U.S. Military Presence

The nature of contemporary armed conflict has changed since the Cold War. A major concern of the 1990s was that peace-keeping duties overtax the already shrinking U. S. military force and detrimental to the ability of the American military to defend the nation, leading members of Congress to express reservations on U. S. military involvement in peacekeeping operations. Many have perceived these tasks as inefficient use of U. S. forces which would be better left to other nations.

They argue that the U. S. military should instead focus on acquiring high-intensity combat skills, while there are those who propose force size and structure adjustments to better accommodate these missions. The events of September 11, 2001 however brought new concerns and threats to the forefront and emphasized once again the value to U. S. national security of ensuring stability around the world. Congress has been divided in what, if any, adjustments should be made for the U. S.

to continue its peace-keeping and stability missions be it in Iraq, Afghanistan, Kosovo, Rwanda or elsewhere on the planet, without straining the armed forces, and whether it would be a better option to augment civilian and international efforts and capabilities to take more of the responsibility. Northeast Asia and the Korean peninsula have been far from passive since the end of the Cold War and the split of the two Koreas. The present paper attempts to critically discuss the presence of the U. S.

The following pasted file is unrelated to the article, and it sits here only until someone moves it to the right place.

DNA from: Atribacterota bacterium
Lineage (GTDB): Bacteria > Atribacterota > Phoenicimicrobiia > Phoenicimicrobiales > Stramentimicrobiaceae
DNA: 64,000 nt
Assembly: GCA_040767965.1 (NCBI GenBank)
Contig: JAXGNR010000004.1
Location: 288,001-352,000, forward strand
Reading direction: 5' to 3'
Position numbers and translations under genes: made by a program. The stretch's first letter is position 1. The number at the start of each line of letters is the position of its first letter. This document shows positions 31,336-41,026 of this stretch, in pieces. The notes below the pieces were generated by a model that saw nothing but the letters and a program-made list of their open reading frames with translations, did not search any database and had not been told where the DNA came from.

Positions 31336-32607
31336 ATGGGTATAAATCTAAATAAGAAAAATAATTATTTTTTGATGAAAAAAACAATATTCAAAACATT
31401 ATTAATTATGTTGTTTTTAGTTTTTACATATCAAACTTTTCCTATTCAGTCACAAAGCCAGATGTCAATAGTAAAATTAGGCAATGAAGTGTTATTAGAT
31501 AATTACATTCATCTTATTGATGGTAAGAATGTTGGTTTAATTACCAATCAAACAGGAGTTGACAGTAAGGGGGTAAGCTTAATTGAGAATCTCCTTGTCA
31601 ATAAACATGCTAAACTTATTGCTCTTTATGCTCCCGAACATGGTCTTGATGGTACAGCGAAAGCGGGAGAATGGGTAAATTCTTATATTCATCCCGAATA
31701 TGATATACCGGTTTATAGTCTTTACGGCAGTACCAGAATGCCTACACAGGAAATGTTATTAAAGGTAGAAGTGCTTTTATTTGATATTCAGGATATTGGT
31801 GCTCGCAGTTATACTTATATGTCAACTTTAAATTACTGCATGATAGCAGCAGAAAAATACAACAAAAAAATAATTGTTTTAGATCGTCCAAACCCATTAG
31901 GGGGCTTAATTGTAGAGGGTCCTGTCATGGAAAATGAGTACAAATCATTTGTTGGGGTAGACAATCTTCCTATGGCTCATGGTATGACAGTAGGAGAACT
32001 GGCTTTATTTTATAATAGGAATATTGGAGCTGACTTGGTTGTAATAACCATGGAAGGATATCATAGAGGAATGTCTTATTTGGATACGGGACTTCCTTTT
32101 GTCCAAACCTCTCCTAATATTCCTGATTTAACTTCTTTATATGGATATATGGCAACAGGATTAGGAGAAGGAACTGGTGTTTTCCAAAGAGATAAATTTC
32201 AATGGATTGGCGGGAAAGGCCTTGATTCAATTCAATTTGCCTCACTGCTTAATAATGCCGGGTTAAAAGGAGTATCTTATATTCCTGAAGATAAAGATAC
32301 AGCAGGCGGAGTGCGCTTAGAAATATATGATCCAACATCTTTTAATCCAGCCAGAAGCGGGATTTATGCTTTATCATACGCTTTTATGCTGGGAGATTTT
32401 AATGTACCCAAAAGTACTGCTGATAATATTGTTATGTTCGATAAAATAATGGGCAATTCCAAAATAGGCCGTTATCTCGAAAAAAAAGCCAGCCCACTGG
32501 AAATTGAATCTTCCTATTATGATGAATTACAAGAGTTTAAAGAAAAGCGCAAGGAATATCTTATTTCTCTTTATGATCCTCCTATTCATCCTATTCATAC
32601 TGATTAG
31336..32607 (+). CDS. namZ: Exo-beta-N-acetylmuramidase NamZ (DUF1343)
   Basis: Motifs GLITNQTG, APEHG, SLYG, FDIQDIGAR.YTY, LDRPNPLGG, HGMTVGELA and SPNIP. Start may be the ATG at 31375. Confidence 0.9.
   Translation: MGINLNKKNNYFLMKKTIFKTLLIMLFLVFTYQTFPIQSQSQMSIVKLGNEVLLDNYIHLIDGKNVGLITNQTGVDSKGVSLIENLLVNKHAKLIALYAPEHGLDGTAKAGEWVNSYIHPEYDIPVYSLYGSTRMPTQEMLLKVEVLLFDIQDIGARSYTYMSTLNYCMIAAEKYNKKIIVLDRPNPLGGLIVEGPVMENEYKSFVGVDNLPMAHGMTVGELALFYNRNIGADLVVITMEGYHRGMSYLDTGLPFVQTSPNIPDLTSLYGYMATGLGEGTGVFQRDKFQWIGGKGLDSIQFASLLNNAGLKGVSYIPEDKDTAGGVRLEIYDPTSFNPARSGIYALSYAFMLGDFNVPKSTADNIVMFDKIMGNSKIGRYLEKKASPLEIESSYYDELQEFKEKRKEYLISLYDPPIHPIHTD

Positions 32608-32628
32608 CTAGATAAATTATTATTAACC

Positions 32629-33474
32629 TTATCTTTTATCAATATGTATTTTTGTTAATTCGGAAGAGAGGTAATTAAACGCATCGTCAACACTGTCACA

military in supposedly post-conflict zones, particularly the case of South Korea. The ensuing policy proposal endeavors to present arguments and ideas aimed at making peace and stability in the region a more concrete reality. II. REVIEW OF RELATED LITERATURE The Defense Policy of the United States of America The defense policy of the United States of America has been changing rapidly since the end of the Cold War. Significant changes following the post-September 11 world order have been undertaken under the present administration of President George W. Bush.

Since 9/11, the US has engaged in two major wars (Afghanistan and Iraq), deploying troops all over the world as its military is now located in around 130 countries performing a variety of duties, from combat operations to peacekeeping and training with foreign militaries (Murphy, 2003). In response to the American-led war on terrorism, President Bush’s 2003 budget proposal asked Congress for $379 billion for defense aimed at “keeping the Republic” through achieving these goals: (1) Maintaining the sovereignty, political freedom, and independence of the United States, with its values, institutions, and territory intact.

(2) Protecting the lives and personal safety of Americans, both at home and abroad. (3) Promoting the well–being and prosperity of the nation and its people. Achieving these three basic goals of defense entails the United States taking on a leadership role in maintaining a world in which: Critical regions are stable, at peace, and free from domination by hostile powers; the global economy and free trade are growing; democratic norms and respect for human rights are widely accepted; the spread of nuclear, biological, and chemical (NBC) and other potentially destabilizing weapons technologies is minimized.